Wanna buy a bank?
First Independent has five former branches for sale in Clark County. City or country — take your pick.
The Vancouver-based bank has gone through a wave of branch closures during the economic downturn. Now it’s found that unloading those branch buildings is no easy task in an already saturated commercial real estate market. And having a concrete vault as a huge immovable object at their center doesn’t help.
The vault is “either unusable or it has to be used in a creative manner,” says Pam Lindloff, an associate vice president at NAI Norris Beggs & Simpson, who is marketing some of the former bank buildings. On the plus side, Lindloff says, the drive-up windows are a valuable asset that appeals to some potential retail buyers.
One irony that makes for a tough selling job is that, according to Lindloff, interested buyers are having trouble getting money from a bank that’s still open.
“The lending market is so challenging that it’s difficult to get financing,” Lindloff says.
The buildings for sale in Vancouver are in Sifton, on Northeast Fourth Plain Boulevard at Northeast 147th Avenue, which closed in May 2010; and the former Minehaha branch at 4500 N.E. St. Johns Road, which merged with the International Branch in May of this year.
Former branches also are for sale in Carson, Camas, and La Center. First Indy has leased out a former branch in Bingen to a real estate office. The bank had leased property for its Woodland branch, so it doesn’t have to worry about that building. (A former Riverview Community Bank branch near the 78th Avenue exit of Interstate 5 also was in a leased building, now vacant).
Unloading the properties isn’t all gloom and doom. The bank recently sold its former Fairgrounds branch in Ridgefield to Delfel Real Estate LLC. It had an undisclosed offer for the Sifton branch, which is adjacent to the site of a proposed Walmart store, but turned down the offer and is now trying again.
One big challenge in finding tenants is parking. Banks typically require less parking than restaurants in building codes, Lindloff says. She sees potential uses for what is called service retail — an investment office or a coffee shop, perhaps — that need less parking but can take advantage of the drive-up window.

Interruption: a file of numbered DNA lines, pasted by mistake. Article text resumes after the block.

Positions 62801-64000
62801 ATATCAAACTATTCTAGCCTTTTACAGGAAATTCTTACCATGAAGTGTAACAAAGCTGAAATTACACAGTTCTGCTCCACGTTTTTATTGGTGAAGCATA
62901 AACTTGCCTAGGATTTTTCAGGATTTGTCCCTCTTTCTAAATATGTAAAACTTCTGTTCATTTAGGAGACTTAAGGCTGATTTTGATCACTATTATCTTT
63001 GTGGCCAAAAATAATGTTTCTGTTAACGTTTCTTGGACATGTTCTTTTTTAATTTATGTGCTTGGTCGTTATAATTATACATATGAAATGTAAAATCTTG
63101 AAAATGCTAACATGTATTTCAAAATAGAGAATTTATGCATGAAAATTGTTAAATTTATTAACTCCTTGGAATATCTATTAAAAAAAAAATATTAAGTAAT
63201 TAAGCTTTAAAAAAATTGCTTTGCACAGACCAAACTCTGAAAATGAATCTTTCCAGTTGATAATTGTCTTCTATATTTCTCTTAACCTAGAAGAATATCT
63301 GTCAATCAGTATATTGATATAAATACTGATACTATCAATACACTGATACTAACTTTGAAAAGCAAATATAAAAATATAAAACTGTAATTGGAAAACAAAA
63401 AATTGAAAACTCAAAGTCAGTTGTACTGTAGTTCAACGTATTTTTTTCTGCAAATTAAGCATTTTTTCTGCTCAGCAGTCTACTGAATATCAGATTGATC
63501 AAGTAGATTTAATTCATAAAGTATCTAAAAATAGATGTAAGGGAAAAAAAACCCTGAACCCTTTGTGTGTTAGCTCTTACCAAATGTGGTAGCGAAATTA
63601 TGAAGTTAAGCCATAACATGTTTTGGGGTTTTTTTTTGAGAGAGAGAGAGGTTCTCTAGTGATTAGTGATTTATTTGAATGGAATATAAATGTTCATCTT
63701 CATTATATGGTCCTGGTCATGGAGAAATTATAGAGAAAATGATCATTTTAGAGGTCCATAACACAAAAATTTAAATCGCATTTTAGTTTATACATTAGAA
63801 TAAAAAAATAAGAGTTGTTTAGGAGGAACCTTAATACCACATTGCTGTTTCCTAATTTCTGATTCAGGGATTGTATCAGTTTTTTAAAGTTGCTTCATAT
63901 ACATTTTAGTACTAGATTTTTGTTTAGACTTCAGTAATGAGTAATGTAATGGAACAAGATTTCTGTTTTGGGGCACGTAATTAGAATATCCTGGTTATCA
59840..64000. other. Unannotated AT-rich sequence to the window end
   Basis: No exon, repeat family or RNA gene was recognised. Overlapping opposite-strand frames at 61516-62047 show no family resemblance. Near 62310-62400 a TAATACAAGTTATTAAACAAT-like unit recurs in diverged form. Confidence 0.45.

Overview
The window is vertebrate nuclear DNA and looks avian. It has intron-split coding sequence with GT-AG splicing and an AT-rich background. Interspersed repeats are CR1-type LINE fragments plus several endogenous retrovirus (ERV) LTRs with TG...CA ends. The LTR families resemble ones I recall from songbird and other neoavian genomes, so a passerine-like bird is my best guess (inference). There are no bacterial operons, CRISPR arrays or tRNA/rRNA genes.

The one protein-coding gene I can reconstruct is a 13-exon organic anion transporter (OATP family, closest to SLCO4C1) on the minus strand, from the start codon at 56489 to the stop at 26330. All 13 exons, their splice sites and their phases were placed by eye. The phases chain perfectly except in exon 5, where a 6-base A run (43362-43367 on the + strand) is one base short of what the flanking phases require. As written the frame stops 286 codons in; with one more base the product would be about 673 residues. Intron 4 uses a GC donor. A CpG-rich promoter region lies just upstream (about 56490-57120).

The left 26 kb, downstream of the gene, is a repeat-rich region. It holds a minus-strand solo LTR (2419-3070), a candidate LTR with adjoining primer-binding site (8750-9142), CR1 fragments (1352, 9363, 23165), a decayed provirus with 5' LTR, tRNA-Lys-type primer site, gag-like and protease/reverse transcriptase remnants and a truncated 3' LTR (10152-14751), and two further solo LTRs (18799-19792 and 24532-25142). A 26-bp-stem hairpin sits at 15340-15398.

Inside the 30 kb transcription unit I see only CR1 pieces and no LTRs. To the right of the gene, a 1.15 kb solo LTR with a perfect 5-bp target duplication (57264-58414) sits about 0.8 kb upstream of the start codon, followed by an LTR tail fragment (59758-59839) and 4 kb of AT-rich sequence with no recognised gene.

First Indy’s decision to close branches carried the obvious risk that customers might go elsewhere. But First Indy was “pleasantly surprised” to lose no more than 10 percent of customers when the branches closed, says Stacey Graham, the bank’s executive vice president and chief strategy officer. Many of the former branch sites have retained ATMs, and about 35 percent of First Indy’s banking transactions are done electronically, matching national trends, Graham says.
But the recession and the rise of virtual banking don’t tell the full story of why First Indy seemed to have far too many branches. Bank founder E.W. Firstenburg, who died almost a year ago at age 97, firmly believed that his banks needed plenty of branches close to where his customers live. He regularly found locations to build ahead of development.
“It often worked out,’ says Graham, citing the bank’s early foothold in Cascade Park as an example. Other times, though, population and retail shifted away from the original branch sites or didn’t expand as expected, she says.
One idea for an old bank building comes from just across the Columbia. David Kerr Violin Shop in Southeast Portland operates in a former branch bank and uses the theft-proof, fire-proof vault to store its highly valuable musical instruments.
Kerr’s not heard of other musical instrument stores in former banks. “But I talk to other companies around the country and they’re envious of what we have,” he says.